Rise vs. Arise


Rise (as a verb, intransitive) means to move, or appear to move, physically upwards relative to the ground; to move upwards; to grow upward; to assume an upright position; to leave one’s bed; to get up; to be resurrected; to terminate an official sitting; to adjourn.

Some example sentences of rise

She reluctantly rose from the chair.

She watched the sun rise behind the mountains.

This white spruce rises to a height of twenty feet.

Put the dough in a warm place and wait for it to rise.

As the child looked on and watched nervously, the balloon rose gently (up) into the air.

She knew that might get a rise out of him. (an angry reaction)


Rise (as a noun): the process of or an action or instance of moving upwards or becoming greater:

There has been a sharp rise of gold prices since last week.

A considerable rise in his pay rate; a raise (US)

The rise of nationalism in Europe

The rise of female empowerment

The low rise pants aren’t always her best choice.



Arise (as a verb) means to come up from a lower to a higher position; to come into action; to spring up; being, or notice; to become operative; sensible; or visible; to begin to act a part; to present itself; to come up from one’s bed or place of repose; to get up.


Some example sentences of arise

She arose early in the morning for her morning prayers.

The air got colder as a dark thick cloud arose above the hills.

He is not always willing to walk his talk and won’t be ready when an opportunity arose.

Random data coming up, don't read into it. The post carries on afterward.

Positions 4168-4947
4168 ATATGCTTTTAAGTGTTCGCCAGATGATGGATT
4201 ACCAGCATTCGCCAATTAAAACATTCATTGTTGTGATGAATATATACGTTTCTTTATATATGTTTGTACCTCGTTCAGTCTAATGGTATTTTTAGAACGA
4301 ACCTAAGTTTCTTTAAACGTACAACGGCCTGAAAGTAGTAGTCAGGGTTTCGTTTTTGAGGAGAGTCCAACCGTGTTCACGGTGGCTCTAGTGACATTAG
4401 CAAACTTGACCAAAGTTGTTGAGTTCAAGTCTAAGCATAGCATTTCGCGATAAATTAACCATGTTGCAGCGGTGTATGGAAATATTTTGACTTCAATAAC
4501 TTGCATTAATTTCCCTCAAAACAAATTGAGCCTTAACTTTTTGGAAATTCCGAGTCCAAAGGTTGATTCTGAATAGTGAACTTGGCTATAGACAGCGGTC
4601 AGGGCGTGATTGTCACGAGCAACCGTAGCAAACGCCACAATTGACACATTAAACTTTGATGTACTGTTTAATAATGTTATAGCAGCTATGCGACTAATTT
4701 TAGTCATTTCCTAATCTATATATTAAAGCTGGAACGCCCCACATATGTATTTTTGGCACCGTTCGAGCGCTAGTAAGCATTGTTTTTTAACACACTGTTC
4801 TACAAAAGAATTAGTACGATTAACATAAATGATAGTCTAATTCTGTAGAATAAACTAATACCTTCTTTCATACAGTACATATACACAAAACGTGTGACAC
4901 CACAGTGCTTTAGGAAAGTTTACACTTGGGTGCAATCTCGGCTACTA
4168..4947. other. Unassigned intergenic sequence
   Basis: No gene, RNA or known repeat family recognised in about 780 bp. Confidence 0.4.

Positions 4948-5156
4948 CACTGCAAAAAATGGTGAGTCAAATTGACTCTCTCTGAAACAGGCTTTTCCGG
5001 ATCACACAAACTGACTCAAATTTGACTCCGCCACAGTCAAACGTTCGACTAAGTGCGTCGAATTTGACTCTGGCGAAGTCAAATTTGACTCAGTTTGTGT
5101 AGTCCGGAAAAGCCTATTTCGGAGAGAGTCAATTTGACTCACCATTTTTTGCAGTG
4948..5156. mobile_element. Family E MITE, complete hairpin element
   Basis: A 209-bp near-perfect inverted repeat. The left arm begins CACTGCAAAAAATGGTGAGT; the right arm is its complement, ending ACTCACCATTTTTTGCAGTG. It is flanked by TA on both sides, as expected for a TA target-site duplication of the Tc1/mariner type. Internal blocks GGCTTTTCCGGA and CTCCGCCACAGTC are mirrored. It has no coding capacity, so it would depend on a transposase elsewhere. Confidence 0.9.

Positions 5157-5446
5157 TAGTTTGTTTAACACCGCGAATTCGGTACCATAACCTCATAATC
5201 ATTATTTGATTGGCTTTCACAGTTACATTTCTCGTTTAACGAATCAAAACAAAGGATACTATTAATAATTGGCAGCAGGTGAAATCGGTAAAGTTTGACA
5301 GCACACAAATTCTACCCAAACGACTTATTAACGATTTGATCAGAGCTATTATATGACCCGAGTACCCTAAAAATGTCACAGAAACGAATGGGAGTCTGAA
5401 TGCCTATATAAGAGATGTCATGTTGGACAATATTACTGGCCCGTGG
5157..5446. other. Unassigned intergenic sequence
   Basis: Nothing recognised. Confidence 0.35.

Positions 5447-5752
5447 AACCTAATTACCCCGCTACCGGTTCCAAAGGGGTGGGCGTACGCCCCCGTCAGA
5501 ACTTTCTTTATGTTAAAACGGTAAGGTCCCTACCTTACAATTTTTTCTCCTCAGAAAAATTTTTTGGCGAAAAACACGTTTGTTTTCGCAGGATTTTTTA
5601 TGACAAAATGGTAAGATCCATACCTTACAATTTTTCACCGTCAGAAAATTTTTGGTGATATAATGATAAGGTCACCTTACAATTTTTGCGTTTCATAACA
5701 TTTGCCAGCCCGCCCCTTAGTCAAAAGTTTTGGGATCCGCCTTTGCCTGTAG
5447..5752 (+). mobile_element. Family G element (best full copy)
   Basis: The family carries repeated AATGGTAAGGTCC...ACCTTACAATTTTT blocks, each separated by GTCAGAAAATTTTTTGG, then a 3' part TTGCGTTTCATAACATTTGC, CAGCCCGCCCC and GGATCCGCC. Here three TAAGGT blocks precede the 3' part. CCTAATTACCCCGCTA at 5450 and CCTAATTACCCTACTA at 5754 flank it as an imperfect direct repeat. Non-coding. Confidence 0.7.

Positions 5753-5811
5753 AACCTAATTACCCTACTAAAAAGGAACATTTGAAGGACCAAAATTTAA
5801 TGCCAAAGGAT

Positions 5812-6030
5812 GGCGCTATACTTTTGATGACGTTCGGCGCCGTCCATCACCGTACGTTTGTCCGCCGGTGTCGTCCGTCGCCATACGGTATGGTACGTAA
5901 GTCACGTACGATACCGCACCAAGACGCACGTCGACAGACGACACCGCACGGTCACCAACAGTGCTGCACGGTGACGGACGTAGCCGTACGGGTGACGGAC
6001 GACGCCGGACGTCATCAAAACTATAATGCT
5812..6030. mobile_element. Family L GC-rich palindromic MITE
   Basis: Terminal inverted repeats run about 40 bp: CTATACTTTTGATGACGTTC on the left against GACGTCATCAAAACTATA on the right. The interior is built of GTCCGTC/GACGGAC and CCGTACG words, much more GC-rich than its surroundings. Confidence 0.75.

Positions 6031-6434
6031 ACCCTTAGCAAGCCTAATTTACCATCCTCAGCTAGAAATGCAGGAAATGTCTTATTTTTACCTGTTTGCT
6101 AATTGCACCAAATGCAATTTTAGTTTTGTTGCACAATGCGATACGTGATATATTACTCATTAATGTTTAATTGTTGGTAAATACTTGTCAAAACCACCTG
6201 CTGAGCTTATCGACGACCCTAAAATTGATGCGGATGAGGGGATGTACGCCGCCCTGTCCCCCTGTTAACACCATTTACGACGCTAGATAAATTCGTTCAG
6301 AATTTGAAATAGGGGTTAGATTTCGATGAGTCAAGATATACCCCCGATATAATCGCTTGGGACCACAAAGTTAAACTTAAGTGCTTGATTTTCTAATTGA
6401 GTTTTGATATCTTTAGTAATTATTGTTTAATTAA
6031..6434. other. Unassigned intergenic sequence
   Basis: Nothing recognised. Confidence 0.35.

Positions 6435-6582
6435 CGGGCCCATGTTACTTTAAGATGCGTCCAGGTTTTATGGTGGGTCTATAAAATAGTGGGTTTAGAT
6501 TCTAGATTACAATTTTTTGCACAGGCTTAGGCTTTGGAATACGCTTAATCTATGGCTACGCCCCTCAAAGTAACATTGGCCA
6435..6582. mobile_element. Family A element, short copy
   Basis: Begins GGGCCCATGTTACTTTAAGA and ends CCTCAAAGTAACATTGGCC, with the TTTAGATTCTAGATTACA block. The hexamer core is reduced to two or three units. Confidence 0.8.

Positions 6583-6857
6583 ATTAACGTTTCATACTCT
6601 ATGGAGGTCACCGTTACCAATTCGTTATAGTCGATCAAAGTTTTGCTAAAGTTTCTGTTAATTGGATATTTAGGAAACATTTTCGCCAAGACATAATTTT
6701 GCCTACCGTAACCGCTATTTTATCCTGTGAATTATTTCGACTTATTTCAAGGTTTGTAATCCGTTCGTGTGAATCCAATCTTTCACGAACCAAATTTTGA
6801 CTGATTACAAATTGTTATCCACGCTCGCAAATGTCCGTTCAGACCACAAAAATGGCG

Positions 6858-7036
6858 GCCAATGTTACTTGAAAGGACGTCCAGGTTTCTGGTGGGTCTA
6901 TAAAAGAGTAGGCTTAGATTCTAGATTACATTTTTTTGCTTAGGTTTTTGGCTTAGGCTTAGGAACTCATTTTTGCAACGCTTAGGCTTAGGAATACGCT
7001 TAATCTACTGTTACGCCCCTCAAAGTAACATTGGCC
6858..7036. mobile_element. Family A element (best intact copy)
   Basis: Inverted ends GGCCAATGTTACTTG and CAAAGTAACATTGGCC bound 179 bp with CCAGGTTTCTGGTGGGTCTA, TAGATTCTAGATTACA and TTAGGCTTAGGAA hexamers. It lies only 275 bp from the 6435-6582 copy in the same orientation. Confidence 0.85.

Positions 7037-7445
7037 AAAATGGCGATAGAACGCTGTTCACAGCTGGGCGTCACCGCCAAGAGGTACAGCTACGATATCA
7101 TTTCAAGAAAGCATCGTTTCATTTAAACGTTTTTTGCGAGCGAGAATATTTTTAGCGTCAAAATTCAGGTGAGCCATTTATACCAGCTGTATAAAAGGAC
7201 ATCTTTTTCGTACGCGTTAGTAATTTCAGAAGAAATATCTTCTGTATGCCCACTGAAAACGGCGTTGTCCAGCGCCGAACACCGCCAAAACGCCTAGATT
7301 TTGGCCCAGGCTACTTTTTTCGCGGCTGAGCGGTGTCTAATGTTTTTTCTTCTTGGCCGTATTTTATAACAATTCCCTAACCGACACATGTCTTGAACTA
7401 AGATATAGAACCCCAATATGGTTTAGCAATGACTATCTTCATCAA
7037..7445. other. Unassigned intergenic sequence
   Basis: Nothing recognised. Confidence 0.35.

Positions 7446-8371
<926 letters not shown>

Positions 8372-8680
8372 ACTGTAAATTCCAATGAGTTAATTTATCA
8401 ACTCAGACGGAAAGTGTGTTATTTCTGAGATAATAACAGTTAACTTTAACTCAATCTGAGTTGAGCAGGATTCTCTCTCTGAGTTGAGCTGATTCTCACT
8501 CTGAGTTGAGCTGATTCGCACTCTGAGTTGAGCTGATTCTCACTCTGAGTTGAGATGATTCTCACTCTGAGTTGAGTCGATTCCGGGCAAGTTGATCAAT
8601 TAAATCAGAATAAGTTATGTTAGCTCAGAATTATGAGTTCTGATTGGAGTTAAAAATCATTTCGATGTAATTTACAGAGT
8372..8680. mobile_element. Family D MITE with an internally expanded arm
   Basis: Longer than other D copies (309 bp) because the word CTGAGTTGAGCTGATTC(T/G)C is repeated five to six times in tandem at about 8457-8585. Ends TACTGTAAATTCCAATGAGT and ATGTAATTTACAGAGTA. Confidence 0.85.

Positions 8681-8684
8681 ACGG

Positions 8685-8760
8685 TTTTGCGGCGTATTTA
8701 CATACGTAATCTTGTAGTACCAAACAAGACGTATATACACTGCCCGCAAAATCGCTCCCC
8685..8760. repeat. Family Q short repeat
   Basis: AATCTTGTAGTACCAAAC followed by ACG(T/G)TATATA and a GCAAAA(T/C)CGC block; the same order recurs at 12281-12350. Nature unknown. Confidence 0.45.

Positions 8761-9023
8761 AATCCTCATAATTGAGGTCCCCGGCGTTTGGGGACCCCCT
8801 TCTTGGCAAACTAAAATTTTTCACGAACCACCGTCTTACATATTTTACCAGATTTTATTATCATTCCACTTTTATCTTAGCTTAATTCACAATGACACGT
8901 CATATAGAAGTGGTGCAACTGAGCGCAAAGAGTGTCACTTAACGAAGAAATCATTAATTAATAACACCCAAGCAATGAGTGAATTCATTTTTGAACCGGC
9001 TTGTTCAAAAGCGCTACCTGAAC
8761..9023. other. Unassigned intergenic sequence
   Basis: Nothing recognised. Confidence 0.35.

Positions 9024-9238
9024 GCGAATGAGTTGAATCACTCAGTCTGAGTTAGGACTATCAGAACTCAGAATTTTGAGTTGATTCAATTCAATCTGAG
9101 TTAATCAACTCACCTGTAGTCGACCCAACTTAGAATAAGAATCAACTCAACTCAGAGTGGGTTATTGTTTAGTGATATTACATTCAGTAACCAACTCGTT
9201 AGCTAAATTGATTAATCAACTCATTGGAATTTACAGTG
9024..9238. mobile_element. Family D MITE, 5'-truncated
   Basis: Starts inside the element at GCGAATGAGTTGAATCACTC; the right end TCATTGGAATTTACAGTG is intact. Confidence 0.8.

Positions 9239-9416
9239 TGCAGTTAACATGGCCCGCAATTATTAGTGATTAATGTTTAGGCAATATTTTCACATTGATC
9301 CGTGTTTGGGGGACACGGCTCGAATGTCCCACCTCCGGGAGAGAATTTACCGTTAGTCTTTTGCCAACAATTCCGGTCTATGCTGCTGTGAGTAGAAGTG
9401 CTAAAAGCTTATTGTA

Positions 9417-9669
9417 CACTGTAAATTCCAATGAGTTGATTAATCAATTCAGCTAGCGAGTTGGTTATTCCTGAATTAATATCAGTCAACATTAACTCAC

A problem has arisen with my ration card.


To distinguish the verb ‘rise’ from the verb ‘arise’, you can tell the difference that the ‘rise’ is an intransitive verb, i.e. it’s not followed by a direct object.

For example:

The sun rises in the East.

Rise can also be used to show that something abstract is going up, as for example in

Gold prices are rising again.

Arise means ‘happen’ or ‘occur’. We use it with abstract nouns (opportunity, problem, love, joy, excitement, etc.). The three forms of arise are arise, arose, arisen. It is used in formal contexts. Both ‘rise’ and ‘arise’ are irregular verbs:

The problem arose for organizers when Justin didn’t turn up for the concert.


Now the question arises when we use ‘rise’ and when ‘arise’. The answer is simple — we use the verb ‘rise’ when we mean to physically move in an upward direction. On the other hand, we use ‘arise’ when we want to express the sense of something coming into being, originating or happening. That SOMETHING may be a problem, a difficulty, a situation, a necessity, an occasion, etc. Hence, ‘arise’ is a verb with an abstract meaning showing that something is happening and even people are aware of it happening:

When something rises, it moves upwards.

A murmuration of birds rose from the tree-tops.

The farmer community rose (up) against the government demanding the repeal of new agriculture laws.

She promised to help her ex-husband if the occasion arose.

Now the question has arisen whether the government of the state can be carried on in accordance with the provisions of the Constitution.


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